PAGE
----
The Final Station Review - Running on Time

The Final Station

If you look at a lot of the post-apocalyptic horror games and movies these days, you'll find that they are all pretty static. Many of them tend to take place in one location where survivors are seeking to survive. Very few of them go on a journey, but there are exceptions to the rule. The Final Station is one such example of a story that's going places, quite literally in fact.

In the Final Station, you are a train conductor with very important cargo on your locomotive. Your goal is to make your way across a post-apocalyptic landscape and save as many people as you can from zombie-like enemies. Does this indie horror road trip take the scenic route, or did this train derail? Time to find out!

A Story That's Told Only When You're Listening

The Final Station takes place just before the apocalypse begins. When you start out things are business as usual, but it quickly becomes clear things aren't going well. The story in the game is told, not through cutscenes, but through dialogue and discovery.

That means that it's incredibly important to not only talk to people you come across, but also to read the scraps of paper you find on walls and on desks. When you're actually in your train, survivors that you've rescued will talk amongst themselves.

You can eavesdrop on these conversations to learn more about the story, but the game drags you away to fetch them food and medkits, at which point you miss out on what they were saying. On top of this, stopping to fix parts of the train that malfunction can drag you away from the story.

If your survivors perish as a result of lacking supplies, you won't hear what they have to say either. It's a system that makes sense from a realism standpoint, but when the game forces you to abandon a conversation for the sake of fixing something, it's frustrating to know you're missing out on a potential story moment.

Overall, though, The Final Station does an incredible job of slowly building its world. It starts with a lot of questions and answers them in a perfect rhythm of revelations. It's a unique take on a post-apocalyptic world and a story well worth your time. Just make sure you're listening and looking for it.

Tension on The Train Tracks

The gameplay in The Final Station is a side-scrolling affair that takes you through a variety of locations as you scavenge and search for survivors. The game's story dictates that your train must stop at locations called "blockers" that essentially lock your train in place.

The only way to leave and continue your journey is to go out on foot and find the official in charge of producing a "blocker code" that you can use to disable the security. This starts out easy enough but as things change and the apocalypse progresses, you'll find it more difficult to locate these important codes for a variety of reasons.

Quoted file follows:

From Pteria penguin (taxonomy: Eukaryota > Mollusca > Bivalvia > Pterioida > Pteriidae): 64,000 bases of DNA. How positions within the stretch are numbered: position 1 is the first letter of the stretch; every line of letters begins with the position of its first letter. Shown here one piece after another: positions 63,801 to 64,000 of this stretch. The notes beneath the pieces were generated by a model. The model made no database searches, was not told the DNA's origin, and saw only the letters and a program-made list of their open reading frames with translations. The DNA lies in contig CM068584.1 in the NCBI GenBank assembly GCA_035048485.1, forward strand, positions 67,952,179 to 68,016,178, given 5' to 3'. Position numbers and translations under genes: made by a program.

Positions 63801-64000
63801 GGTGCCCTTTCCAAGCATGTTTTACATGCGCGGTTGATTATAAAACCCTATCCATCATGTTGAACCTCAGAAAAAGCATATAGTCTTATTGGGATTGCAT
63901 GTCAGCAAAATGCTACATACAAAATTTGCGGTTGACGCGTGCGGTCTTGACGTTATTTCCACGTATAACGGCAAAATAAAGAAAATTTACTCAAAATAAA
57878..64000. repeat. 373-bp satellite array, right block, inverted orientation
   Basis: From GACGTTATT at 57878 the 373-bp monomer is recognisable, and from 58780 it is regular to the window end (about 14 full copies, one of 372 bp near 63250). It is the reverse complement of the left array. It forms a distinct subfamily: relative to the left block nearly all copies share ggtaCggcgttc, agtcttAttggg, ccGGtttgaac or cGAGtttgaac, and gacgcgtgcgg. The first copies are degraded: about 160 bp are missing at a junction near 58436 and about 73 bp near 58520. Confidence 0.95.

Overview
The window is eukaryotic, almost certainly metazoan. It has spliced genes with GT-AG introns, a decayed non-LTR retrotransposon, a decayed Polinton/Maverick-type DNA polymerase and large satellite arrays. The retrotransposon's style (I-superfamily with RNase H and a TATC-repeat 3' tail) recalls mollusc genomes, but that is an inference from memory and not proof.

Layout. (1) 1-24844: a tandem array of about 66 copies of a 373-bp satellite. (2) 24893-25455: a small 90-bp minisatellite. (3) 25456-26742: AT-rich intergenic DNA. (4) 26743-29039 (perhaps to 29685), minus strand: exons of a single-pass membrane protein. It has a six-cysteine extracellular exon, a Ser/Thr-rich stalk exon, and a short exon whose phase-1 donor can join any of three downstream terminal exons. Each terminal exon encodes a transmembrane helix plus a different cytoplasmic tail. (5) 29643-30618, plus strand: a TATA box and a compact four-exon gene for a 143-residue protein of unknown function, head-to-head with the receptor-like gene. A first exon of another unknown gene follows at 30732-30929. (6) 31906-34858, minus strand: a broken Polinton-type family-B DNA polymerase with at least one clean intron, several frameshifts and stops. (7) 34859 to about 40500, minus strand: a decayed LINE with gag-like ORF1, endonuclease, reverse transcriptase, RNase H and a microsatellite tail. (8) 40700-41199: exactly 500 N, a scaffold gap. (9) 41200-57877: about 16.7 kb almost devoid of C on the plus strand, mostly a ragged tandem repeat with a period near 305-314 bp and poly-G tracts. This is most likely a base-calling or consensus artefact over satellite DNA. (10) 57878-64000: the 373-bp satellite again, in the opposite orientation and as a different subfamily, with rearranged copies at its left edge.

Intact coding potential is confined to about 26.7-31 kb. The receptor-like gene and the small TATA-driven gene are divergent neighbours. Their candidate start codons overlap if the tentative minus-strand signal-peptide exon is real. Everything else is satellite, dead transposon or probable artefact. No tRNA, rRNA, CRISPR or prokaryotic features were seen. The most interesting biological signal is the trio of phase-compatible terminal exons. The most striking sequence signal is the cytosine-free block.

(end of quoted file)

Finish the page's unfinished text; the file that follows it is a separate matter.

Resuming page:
Buildings and even rooms remain blacked out until you enter them. They could be empty, or they could be full of enemies ready to rush at you. The tension and the fear as you explore these locations is incredible. The rush of panic you feel when you see a room full of enemies is something that really gets the heart pumping.

You have several guns and a melee attack to defend yourself with. Melee is powerful enough to help in a bind or when you need to save ammunition. The game isn't easy, but thankfully dying doesn't put you back too far from where you left off. The challenge is just right.

My only real complaint with the gameplay is the way menus work. Whether you're crafting items on your train or even just selecting "continue game" from the menu, it's never quite clear what you're selecting. Your selected button or cursor isn't defined by a distinct color or symbol. This can lead to accidently selecting "new game" which I did more than once, or closing a menu when you're trying to craft something.

Without the option to use the d-pad in the menus or in the game, there's a little frustration that can result from having to solely use analog sticks. This was really my only qualm with the game, though, everything else works really well.

Pixel Art in Its Purest Form

The Final Station uses a pixel art style that has become synonymous with indie games. As with many others, it works well here, especially given the scope of the game and the budget it would have needed for a more photorealistic style. The backgrounds and landscapes are great looking and the animations for the enemies are excellent.

Overall, The Final Station is a unique and interesting take on the post-apocalyptic horror genre. If you're looking for a new game to give you some challenge and pershaps turn your knuckles white as you grip the controller, this one is a great option.

Final Score: 8.0/10

Article by - Bradley Ramsey
Insert date - 9/5/16

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